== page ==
Pink family (Caryophyllaceae)
Description: This herbaceous perennial plant is 1–2½' tall and usually erect. It is unbranched or branched sparingly. The terete central stem and any lateral stems are mostly pale green to pale reddish green, hairless to densely pubescent, and somewhat swollen at the bases of leaves, where it is sometimes reddish purple. The lowermost and uppermost leaves are usually opposite, while the middle leaves occur in whorls of 4. They are up to 4" long and 1½" across, elliptic or lanceolate in shape, smooth along the margins, and sessile. The upper surface of each leaf is yellowish green, greyish green, or medium green, and hairless, while the lower leaf surface is more pale and hairless to finely pubescent. The central stem terminates in a panicle of flowers up to 8" long and about 3-4" across. On robust plants, 1-2 additional panicles may be produced from upper lateral stems. Pairs of small leafy bracts occur wherever a panicle branches. The erect central stalk, ascending branches, and clustered pedicels of the panicle are pale to medium green, terete, and hairless to finely pubescent. The flowers occur individually or in groups of 2-3 at the tips of long lateral branches on short pedicels. These pedicels are less than ¼" long.
Each flower is about ¾" across, consisting of 5 white fringed petals, a light green calyx that is bell-shaped (campanulate) with 5 broad teeth along its upper rim, a pistil with 3 slender white styles, and 10 stamens with slender white filaments. Each fringed petal has 8-12 linear lobes along its broad outer edge, while at the base it becomes quite narrow. The outer surface of each calyx is light green and hairless to finely pubescent; it often has faint longitudinal veins that are a darker shade of green. The blooming period occurs during mid- to late summer, lasting about 3-4 weeks. There is no noticeable floral scent. The flowers remain open during the evening, night, and early morning. In the presence of bright sunlight, they have a tendency to close-up during the middle of the day. Each flower is replaced by an ovoid seed capsule with 6 teeth along its upper rim; each capsule contains several seeds. The flattened seeds are reniform or reniform-orbicular with a fine pebbly surface. The root system consists of a deep white taproot. An older plant may tiller from its base, sending up multiple stems from the same taproot. Starry Campion reproduces by reseeding itself.
Cultivation: The preference is light shade or partial sun, mesic to dry conditions, and soil containing loam, clay-loam, or a little rocky material. When exposed to full sunlight, the leaves become yellowish green and they are less attractive. Sometimes the stems lean sideways when this plant is grown in the fertile soil of flower gardens.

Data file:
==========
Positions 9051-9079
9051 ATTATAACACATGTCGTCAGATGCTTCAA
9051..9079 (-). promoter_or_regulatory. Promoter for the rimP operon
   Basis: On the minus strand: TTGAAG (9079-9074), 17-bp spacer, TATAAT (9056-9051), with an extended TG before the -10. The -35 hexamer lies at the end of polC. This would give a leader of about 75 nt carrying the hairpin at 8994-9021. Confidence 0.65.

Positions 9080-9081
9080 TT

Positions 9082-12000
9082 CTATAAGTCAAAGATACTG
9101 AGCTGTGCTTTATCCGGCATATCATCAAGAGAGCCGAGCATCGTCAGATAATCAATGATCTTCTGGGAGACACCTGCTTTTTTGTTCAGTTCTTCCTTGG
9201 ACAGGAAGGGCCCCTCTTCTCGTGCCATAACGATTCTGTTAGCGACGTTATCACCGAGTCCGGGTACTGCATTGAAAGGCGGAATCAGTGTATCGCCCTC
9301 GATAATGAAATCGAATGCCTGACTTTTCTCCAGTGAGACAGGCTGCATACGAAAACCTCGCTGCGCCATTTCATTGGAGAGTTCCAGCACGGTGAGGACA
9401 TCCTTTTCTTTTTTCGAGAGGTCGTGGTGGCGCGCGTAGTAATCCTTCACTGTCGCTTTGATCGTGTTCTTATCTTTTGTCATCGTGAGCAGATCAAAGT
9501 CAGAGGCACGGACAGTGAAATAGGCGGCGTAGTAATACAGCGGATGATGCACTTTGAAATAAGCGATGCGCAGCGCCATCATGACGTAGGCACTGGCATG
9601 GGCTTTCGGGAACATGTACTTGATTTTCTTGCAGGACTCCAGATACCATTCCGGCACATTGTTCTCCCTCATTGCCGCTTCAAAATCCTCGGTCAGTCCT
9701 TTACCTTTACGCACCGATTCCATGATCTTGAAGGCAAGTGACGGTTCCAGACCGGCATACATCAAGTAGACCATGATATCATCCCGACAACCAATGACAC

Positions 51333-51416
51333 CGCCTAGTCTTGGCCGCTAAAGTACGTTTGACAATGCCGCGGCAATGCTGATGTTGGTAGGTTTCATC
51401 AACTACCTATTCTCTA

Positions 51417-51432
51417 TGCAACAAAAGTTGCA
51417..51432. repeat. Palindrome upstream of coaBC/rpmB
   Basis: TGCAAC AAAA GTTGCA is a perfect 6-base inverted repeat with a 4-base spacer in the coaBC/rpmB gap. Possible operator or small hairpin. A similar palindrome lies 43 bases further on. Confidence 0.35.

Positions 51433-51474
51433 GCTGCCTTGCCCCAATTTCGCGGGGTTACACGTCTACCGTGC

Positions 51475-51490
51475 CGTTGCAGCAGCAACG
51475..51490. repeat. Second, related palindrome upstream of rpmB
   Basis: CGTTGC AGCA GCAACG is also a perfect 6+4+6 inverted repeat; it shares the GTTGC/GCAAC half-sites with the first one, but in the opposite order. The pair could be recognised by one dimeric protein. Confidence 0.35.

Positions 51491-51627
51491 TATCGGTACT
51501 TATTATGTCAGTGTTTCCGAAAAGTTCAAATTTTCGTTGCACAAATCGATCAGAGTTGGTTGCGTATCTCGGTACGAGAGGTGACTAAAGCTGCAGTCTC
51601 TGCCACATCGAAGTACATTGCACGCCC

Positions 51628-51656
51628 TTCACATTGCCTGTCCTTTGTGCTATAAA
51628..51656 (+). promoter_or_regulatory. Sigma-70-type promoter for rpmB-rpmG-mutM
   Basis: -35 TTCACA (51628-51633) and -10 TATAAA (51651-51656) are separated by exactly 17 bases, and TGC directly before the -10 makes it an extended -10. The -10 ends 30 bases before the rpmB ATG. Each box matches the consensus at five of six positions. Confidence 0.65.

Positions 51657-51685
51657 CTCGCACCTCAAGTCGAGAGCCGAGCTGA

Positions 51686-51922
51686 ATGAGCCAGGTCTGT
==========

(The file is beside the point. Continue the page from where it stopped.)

Range & Habitat: The native Starry Campion is widely distributed in Illinois, where it occurs occasionally in most counties (see Distribution Map). There are two varieties of Starry Campion that can be found throughout the state, Silene stellata stellata and Silene stellata scabrella. The typical variety of this species is hairless (or nearly so), while var. scabrella is quite pubescent, as indicated above. Habitats include upland rocky woodlands, wooded slopes, savannas, shaded banks of rivers, meadows near wooded areas, and cemetery prairies. This conservative species is usually found in higher quality natural areas. Fire and other kinds of disturbance are beneficial if they reduce dense shade from Acer saccharum (Sugar Maple) and invasive shrubs.
Faunal Associations: The flowers are pollinated primarily by moths and, to a lesser extent, by bumblebees. These insects suck nectar from the flowers. The caterpillars of a rare Noctuid moth, Hadena ectypa (Campion Coronet), feed primarily on the flowers and developing seed capsules of Starry Campion. This moth also sucks nectar from the flowers of this plant (Nelson, 2012). The caterpillars of a closely related moth, Hadena capsularis (Capsule Moth), feed on the flowers and developing seed capules of several species in the Pink family, including Silene spp. The caterpillars of this latter moth may also feed on Starry Campion. Another insect, Aphis sambuci (Elder Aphid), uses Silene spp. as summer hosts and feeds on the sap of their roots. Among vertebrate animals, White-tailed Deer occasionally chomp off the tops of Starry Campion (personal observation), even though its foliage, like other Silene spp., probably contains some saponins and alkaloids that are known to be at least mildly toxic.
Photographic Location: The wildflower garden at the apartment complex of the webmaster in Urbana, Illinois. The plants in the photographs are the pubescent variety of Starry Campion, or Silene stellata scabrella.
Comments: The flowers of Starry Campion are quite beautiful. It should be grown more often in flower gardens. This species is easy to identity because of its deeply fringed petals and whorled leaves. Other white-flowered Silene spp. (campions) lack deeply fringed petals and their leaves always occur in opposite pairs. While the flowers of Starry Campion are perfect (bisexual), the flowers of some campions are dioecious (individual plants have either all male flowers or all female flowers, but not both). An example of a dioecious species in this genus is the introduced Silene pratensis (Evening Campion).